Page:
Even companies that have plans in place tend to focus on preventive measures and on public relations approaches for brands under siege, while operational planning regarding the specific how-to's of product identification, location, retrieval and disposition are often overlooked.
"When it comes to recall readiness, we see a high level of interest in the ability to make it happen," adds Vicki Griffith, marketing director, food and beverage for St. Paul, MI-based Lawson Software, "but how to make it happen is still a hodgepodge of processes. The capability is not integrated into the ways people do business."
On a positive note, the nature of companies' questions about recall readiness is changing," observes Rory Granros, director of industry and product marketing for the process industries, with enterprise software developer Infor Global Solutions, Alpharetta, GA.
"Before, questions tended to be very general and simplistic. Now companies are inquiring in more detail about the track and trace capabilities within software packages in ways that reflect a deeper understanding of their needs and the different elements involved."
It's About Accessibility
With the right IT systems in place, a company presented with a single piece of data such as a purchase order, lot or batch number, should be able to identify the location or disposition of every affected product within minutes if not seconds, says Rob Wiersma, Lawson's industry strategy director for food and beverage.
In reality, for many companies today the process takes many hours or days.
"One common point of failure we see is that while the data they need is all there somewhere and all auditable, the amount of time it takes to plow through piles of paper documents or to combine and reconcile different databases in the face of a recall is what puts them at risk," says Infor's Granros.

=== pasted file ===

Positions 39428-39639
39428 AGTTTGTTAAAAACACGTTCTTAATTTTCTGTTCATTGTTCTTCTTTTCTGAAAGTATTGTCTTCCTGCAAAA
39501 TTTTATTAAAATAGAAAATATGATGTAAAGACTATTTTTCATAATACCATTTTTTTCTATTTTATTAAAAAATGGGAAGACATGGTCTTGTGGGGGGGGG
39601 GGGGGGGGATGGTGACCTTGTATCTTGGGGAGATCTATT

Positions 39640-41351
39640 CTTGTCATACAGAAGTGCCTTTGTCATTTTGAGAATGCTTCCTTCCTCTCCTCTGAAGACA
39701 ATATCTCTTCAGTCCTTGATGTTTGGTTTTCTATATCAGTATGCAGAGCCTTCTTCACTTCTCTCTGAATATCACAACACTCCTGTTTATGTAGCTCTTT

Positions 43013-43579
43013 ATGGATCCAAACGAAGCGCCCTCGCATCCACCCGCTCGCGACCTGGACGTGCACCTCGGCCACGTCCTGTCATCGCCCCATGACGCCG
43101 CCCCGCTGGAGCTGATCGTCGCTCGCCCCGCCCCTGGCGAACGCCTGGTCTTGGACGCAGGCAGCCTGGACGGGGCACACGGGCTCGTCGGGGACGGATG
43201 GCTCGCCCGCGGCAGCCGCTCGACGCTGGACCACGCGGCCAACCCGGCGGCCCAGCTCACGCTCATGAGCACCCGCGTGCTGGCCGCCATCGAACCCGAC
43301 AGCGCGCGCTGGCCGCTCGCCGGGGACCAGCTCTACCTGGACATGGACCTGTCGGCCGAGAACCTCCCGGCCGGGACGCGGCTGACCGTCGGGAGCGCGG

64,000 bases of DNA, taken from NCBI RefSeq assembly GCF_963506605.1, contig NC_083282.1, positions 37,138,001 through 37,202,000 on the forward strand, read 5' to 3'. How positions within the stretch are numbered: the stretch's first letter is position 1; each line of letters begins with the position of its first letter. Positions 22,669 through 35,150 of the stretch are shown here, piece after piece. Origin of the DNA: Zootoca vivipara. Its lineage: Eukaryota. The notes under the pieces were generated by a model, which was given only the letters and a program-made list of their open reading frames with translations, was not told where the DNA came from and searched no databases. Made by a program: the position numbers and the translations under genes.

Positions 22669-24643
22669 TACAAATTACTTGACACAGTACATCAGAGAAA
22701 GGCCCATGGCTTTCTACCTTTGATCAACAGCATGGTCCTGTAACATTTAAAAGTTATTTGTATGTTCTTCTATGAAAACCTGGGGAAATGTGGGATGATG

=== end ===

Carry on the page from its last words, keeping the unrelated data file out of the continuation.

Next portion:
The continuing trend toward increased outsourcing compounds the problem, he adds, "because now you have to worry about whether you're getting all the information you need from your outsourcing partners as well and how strong are their track and trace capabilities."
Many manufacturers rely on ERP systems for track and trace functionality, only to discover, when faced with a real recall, the information readily available from the system doesn't extend far enough.
"Lot track and trace capability has to be bidirectional," Granros notes. "If you find a problem with a product at the end of the chain, you need to be able to trace that back to the source of supply. If you find a problem in a batch of raw material, you need to trace that forward to every processed product that material has touched. You always want to be able to go from any point in the chain all the way down to the bottom and all the way back up."
The weakness of tracking systems traditionally operated out of ERP platforms is there are too many places where the "chain of custody" of information breaks down.
"If your strategy is to capture manufacturing data in your ERP system, warehouse data in your WMS and shipping information in your transportation system, then when it comes time to trace something, you have to incrementally work through the data in each of those separate repositories. If you need to overlay data from separate systems, or start comparing lists manually, then the process becomes very time consuming and that's where the chain of custody of the data can really start to break down," Granros points out.
Infor's strategy with its Adage enterprise system, is to integrate the ERP platform tightly with the WMS system, sending lot codes into the WMS that accompany the product data all the way through picking and shipping. It then brings the WMS-related data back into the central repository of the ERP. Similarly, Infor offers an integrated PLM application that enables users to start with their own finished products within the ERP database and trace the constituents all the way back up through the procurement chain.
Another of the system's features is its ability to trace sub-lots.